Blog

to our blog by email.

Contributor Guidelines

Our blog is open to all of Global Washington’s members to contribute. We value a diversity of opinions on a broad range of subjects of interest to the global health and development community.

Blog article submissions should be around 800-900 words. Photos, graphs, videos and other art that supports the main themes are strongly encouraged.

You may not be the best writer, and that’s okay. We can help you shape and edit your contribution. The most important thing is that it furthers an important conversation in your field, and that it is relatively jargon-free. Anyone without a background in global development should still be able to engage with your ideas.

If you include statistics or reference current research, please hyperlink your sources in the text, wherever possible.

Have an idea of what you’d like to write about? Let’s continue the conversation! Email comms@globalWA.org and put “Blog Idea” in the subject line.


Q&A with Dr. Tom Uldrick, Deputy Head of Global Oncology at Fred Hutch

In advance of World Cancer Day, Global Washington interviewed Dr. Tom Uldrick, the new deputy head of Global Oncology at Fred Hutch.

What led you to research the intersection of cancer and HIV/AIDS?

I did my medical training in New York City during the period when antiretroviral therapy was revolutionizing medicine. During my premed years, it worked in a large HIV organization and observed firsthand how advances in science could alter the course of an epidemic. During my residency and fellowship at Columbia University, I was inspired by many great mentors and leaders in the field of HIV and cancer, including Scott Hammer, Riccardo Dalla-Favera, Wafaa El-Sadr, Al Neugut, and Salim and Quarraisha Abdool Karim. My fellowship culminated in a Kaposi sarcoma research project in South Africa – that was the start of my research career in the field of HIV and cancer. Read More

Interview with Pat Garcia-Gonzalez, co-founder and CEO of The Max Foundation

Pat Garcia-Gonzalez, co-founder and CEO of The Max Foundation, has spent the last 15 years facilitating access to cancer treatment in low- and middle-income countries. In this Q&A with Global Washington, she shares the many lessons she has learned in this work, and how both cancer treatment and patients’ access to treatment globally has changed. You can also catch her talk on February 12, 2019, at The Pacific Science Center: “the Good, the Bad, and the Ugly.” Pat will discuss the state of global cancer treatment and The Max Foundation’s strategies for removing barriers to access.

What lessons have you learned in 15+ years working in treatment access?

The first lesson I have learned is that it is possible. It is actually possible to provide access to innovative cancer treatment for patients living in low- and middle-income countries, even when the treatment might be long-term, and in some cases, indefinite. I have also learned that for every patient we are able to rescue, we are not only saving the life of that particular individual, but we are also saving the lives of many others in their family and their communities. We even have a great impact on the availability of oncologists and hematologists by providing the means for them to successfully treat patients and inspiring medical students to want to become oncologists and hematologists.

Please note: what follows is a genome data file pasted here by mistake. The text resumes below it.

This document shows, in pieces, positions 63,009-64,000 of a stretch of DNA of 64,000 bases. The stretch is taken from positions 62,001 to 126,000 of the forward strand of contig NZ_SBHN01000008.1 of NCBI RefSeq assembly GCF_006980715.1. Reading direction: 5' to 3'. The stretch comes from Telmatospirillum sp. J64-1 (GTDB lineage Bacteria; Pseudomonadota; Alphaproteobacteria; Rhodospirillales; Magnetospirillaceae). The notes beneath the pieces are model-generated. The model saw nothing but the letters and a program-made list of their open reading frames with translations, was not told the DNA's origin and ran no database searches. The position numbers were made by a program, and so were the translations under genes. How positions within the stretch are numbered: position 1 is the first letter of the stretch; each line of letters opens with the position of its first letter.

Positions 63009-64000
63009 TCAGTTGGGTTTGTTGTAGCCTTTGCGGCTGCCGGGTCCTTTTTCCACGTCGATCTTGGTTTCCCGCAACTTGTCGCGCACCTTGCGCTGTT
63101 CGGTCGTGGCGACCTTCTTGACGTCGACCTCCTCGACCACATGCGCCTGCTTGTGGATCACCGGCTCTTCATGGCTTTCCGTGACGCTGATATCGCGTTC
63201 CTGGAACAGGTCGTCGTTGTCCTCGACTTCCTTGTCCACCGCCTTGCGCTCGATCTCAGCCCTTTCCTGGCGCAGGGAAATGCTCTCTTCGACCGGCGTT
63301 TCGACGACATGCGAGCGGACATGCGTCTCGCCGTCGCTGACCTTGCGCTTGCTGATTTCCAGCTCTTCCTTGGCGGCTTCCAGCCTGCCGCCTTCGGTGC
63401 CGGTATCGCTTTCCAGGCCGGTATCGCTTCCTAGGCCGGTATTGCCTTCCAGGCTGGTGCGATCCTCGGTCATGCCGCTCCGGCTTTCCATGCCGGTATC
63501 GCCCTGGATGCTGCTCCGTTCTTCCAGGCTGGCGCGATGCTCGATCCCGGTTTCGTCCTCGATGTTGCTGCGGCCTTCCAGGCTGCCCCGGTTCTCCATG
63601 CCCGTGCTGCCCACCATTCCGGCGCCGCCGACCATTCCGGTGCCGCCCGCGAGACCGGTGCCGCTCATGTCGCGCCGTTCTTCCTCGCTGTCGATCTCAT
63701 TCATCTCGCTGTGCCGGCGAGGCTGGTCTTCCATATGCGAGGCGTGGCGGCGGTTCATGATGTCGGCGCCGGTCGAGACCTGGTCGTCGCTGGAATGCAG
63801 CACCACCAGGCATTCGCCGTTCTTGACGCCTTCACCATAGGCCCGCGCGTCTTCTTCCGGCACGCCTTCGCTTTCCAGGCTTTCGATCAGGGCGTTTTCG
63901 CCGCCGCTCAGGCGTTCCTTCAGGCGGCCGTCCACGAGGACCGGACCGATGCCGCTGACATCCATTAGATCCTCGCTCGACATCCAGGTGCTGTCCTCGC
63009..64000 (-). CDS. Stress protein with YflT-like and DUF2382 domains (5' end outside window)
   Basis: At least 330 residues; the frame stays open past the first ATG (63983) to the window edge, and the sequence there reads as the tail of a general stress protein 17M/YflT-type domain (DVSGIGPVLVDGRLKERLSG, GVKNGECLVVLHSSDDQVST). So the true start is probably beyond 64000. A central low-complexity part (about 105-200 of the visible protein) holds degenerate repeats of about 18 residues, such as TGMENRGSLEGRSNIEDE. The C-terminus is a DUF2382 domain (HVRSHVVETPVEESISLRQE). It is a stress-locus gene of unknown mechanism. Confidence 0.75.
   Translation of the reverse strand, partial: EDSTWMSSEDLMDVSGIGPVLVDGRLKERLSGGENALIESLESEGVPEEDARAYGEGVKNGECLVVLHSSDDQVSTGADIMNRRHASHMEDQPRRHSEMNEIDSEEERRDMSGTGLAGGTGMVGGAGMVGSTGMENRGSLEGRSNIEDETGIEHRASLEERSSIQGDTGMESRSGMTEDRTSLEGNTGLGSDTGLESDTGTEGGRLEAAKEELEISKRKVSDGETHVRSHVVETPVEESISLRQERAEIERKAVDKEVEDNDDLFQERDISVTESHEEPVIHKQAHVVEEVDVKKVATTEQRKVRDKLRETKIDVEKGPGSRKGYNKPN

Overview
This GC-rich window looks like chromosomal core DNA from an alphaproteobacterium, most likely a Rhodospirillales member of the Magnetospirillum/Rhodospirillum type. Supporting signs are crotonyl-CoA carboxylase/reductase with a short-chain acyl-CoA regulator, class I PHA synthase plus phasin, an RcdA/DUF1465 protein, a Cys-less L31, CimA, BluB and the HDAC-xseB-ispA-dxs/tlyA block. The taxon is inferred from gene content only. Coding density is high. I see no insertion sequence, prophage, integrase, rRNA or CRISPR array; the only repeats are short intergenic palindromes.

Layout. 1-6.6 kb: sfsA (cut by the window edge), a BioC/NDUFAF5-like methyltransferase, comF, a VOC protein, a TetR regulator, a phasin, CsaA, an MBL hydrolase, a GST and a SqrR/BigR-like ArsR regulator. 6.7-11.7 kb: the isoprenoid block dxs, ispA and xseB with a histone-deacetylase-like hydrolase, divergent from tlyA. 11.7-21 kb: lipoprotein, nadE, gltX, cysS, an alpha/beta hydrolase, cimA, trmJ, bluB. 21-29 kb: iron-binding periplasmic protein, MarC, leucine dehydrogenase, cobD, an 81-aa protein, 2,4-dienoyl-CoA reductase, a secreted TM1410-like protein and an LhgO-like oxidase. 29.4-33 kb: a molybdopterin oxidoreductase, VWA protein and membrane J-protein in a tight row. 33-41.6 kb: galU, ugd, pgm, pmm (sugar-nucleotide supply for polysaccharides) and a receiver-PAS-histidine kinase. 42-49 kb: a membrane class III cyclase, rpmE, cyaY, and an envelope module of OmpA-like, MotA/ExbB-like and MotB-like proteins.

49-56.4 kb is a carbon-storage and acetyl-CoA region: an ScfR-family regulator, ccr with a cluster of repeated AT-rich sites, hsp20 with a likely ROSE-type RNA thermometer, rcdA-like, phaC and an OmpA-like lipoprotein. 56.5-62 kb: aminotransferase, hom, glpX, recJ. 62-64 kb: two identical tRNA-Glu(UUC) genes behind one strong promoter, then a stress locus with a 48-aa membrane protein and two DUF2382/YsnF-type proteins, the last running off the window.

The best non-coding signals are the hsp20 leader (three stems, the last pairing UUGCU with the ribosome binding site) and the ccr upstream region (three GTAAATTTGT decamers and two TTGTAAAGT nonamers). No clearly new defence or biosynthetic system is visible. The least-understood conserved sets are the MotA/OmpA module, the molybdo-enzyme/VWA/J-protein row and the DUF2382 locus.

I have also learned that nothing is simple; these problems are often complex and require great commitment from multiple partners and a great deal of patience, hand-in-hand with a “never give up” attitude.

Finally, I have learned that no matter how hard it is, it is worth it. Read More

Event Recap: Escaping the Fragility Trap – Effective Approaches to Sustainable Development in Fragile Contexts

By: Angelia Miranda

Editor’s Note: This event took place at Microsoft campus in Redmond, WA on January 24, 2019. Also check out our related video interview with World Vision’s executive advisor on fragile states, Jonathan Papoulidis.

Read Global Washington’s January Newsletter on this topic of building greater resilience in fragile states.

With only eleven years left to achieve the UN Sustainable Development Goals for 2030, it is increasingly clear that a crucial part of the world is being left behind: fragile states.

In fragile states, where the government and civil society lack the ability to mitigate risk, the population is left vulnerable to economic, political, environmental, and social crises. Without the ability to cope, these crises can turn into national disasters.

This year, Global Washington is launching an initiative to advance the Sustainable Development Goals by catalyzing the power of its members in private and nonprofit sectors. Addressing the problems of fragility, therefore, is an essential part of that initiative. On January 24, Global Washington hosted a panel of experts to share insights into best strategies for helping states escape fragility and move toward resilience. Read More